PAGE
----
Friday December 16, 2011 7:57 pm
RIM BlackBerry 10 smartphones delayed, PlayBook written off
Research in Motion wrote off $485 million worth of PlayBooks that it was unable to sell, as net income and revenue both fell significantly from a year ago.
Both Jim Balsillie and Mike Lazaridis, the company's co-chief executive officers, said that they asked the company's compensation committee to reduce their respective salaries to just a dollar, even as a cross-management team works to cut costs. Balsillie said that the decision had been made because of a perception that the company's management had "fallen short" of expectations.
In all, RIM reported a number of future disappointments, even as the company's top line continued in the black, thanks to its success overseas. RIM was profitable, even through net income fell to $265 million from $911 million a year ago. Revenue fell 5 percent from the same period, from $5.5 billion to $5.2 billion.
"We ask for your patience and confidence and hope to report further progress in the coming quarters," Lazaridis said in a conference call with analysts.
RIM touted its strong international presence and hardware sales. Overall, RIM sold 14.1 million BlackBerrys, but only 150,000 PlayBook tablets. Hardware revenue was up 56 percent—but outside the United States. "RIM's U.S. business was particularly weak," Balsillie said.
Lazaridis said that RIM will ship the next version of the PlayBook operating system in February, known as PlayBook 2.0. Together with native email, calendar, and contacts, there will be integration with the Android player. Enterprise features will include an enterprise app store, and BlackBerry Balance, which will balance enterprise security and apps with the user's ability to use PlayBook as a personal device.
"While we would have preferred the initial PlayBook launch to have been smoother, I firmly believe it is the most secure and advanced platform in the market today," Lazaridis said.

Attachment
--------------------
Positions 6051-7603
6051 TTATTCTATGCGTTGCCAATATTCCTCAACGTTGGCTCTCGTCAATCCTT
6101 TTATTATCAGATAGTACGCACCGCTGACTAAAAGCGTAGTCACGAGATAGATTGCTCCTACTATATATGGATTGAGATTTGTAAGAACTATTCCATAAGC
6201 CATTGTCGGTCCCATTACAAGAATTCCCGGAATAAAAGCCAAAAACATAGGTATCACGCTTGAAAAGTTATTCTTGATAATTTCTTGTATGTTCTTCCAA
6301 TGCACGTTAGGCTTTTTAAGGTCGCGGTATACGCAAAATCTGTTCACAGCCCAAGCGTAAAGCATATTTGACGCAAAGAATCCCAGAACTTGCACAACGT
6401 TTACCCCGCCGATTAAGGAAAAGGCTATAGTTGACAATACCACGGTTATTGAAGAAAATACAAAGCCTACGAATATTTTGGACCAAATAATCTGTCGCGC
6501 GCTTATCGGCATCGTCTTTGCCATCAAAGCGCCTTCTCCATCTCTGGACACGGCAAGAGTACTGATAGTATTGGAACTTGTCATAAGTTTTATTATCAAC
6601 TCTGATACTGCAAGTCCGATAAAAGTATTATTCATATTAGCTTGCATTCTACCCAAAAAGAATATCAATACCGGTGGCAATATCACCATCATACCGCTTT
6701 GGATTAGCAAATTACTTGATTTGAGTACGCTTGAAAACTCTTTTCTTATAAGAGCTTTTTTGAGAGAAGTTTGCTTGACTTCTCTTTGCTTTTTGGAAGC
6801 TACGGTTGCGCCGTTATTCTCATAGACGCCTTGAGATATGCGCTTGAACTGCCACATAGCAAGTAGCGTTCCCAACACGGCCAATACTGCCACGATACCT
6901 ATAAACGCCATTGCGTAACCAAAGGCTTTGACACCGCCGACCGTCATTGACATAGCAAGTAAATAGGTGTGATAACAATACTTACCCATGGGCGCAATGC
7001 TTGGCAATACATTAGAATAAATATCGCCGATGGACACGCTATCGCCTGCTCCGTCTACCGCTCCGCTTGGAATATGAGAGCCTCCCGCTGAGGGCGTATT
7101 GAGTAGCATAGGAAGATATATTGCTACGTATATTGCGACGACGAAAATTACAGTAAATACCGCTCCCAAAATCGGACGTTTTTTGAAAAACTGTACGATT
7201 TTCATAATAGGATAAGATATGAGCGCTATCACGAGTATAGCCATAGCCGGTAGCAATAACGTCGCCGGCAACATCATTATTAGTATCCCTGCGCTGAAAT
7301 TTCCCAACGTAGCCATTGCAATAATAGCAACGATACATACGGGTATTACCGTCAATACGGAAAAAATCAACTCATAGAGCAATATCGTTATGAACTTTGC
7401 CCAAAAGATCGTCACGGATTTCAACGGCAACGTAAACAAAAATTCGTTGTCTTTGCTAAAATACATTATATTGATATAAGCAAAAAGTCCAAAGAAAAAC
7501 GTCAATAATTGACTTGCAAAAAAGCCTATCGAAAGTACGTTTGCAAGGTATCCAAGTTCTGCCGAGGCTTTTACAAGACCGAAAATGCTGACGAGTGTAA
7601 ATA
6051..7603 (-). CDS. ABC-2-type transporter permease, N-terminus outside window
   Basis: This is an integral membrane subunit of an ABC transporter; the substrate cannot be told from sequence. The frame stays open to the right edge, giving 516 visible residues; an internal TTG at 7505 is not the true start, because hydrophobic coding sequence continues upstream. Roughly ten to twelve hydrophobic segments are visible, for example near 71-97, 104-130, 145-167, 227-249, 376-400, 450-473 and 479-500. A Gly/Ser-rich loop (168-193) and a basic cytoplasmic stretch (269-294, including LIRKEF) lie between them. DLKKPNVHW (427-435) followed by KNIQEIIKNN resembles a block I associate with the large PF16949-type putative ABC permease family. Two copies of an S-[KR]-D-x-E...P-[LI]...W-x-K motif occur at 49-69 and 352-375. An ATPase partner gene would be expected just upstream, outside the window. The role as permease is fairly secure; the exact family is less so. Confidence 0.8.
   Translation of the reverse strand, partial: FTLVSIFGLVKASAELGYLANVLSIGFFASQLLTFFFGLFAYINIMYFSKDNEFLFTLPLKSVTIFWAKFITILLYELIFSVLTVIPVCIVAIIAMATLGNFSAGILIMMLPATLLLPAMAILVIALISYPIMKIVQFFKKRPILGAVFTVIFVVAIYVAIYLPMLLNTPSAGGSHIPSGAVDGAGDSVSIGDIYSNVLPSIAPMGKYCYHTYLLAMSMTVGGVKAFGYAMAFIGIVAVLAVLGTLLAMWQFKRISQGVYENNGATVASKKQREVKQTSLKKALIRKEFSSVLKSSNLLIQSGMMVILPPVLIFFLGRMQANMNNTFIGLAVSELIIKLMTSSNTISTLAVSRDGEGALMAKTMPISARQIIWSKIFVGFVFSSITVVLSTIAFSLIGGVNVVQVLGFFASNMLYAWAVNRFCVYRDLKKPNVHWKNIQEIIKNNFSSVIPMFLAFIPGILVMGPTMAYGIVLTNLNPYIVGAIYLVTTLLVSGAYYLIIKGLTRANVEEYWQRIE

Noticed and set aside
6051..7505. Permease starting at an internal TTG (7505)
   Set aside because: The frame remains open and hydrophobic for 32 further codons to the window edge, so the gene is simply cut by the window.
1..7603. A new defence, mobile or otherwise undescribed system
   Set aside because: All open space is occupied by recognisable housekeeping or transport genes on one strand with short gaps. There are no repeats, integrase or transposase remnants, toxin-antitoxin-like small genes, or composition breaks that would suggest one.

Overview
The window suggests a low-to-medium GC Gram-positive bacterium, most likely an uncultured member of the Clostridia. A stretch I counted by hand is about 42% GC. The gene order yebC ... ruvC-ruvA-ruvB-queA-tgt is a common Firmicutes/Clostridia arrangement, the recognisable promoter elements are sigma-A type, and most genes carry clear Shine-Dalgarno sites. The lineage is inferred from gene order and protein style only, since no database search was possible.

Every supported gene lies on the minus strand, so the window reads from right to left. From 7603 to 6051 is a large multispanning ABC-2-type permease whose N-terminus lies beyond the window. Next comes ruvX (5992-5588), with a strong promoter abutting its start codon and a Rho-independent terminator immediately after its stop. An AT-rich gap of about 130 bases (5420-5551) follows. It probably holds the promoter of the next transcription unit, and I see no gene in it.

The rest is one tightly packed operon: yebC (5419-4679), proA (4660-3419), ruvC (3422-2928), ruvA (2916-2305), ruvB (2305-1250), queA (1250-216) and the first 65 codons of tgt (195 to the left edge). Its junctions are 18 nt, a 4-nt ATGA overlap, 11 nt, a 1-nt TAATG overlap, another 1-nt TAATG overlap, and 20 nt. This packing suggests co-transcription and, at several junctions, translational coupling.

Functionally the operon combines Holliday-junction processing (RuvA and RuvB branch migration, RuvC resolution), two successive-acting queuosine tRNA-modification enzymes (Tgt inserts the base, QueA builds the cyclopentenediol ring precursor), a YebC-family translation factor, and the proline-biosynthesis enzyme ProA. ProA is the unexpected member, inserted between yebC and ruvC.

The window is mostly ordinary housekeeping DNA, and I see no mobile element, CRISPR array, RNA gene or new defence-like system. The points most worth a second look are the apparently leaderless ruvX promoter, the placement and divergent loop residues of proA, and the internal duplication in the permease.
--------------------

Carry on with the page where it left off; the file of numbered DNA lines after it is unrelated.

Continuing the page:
"We're completely committed to the PlayBook," Lazaridis said.
The latest delay in the BlackBerry 10 platform, which will take the QNX OS that RIM used in the PlayBook, was due to a highly integrated, dual-core, LTE chipset that will not be available until mid-2012. That, in turn, delayed RIM's phones.
"We decided we wanted to get a high-efficiency, low-power integrated chipset," Lazaridis said. "We wanted the performance and battery-life expectations that consumers expected on BlackBerry products on LTE."
Next year, RIM will undertake a substantial advertising and promotion campaign to resuscitate the company's image. RIM said it expects to sell between 11 million and 12 million smartphones, and record $4.6 billion and $4.9 billion in revenue.
At the same time, RIM has formed CORE, an effort to reduce costs by looking at streamlining business practices: "ways to do things better," Lazaridis said. It will not be focused on lowering headcount, he said.
"We have a commitment to leaving no stone unturned when evaluating [financial] performance," Lazaridis said.
This article, written by Mark Hachman, originally appeared on PCMag.com and is republished on Gear Live with the permission of Ziff Davis, Inc.
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- blackberry, blackberry 10, blackberry 10 delay, delays, jim balsillie, lte, mike lazardis, playbook, qnx, research in motion, rim, smartphones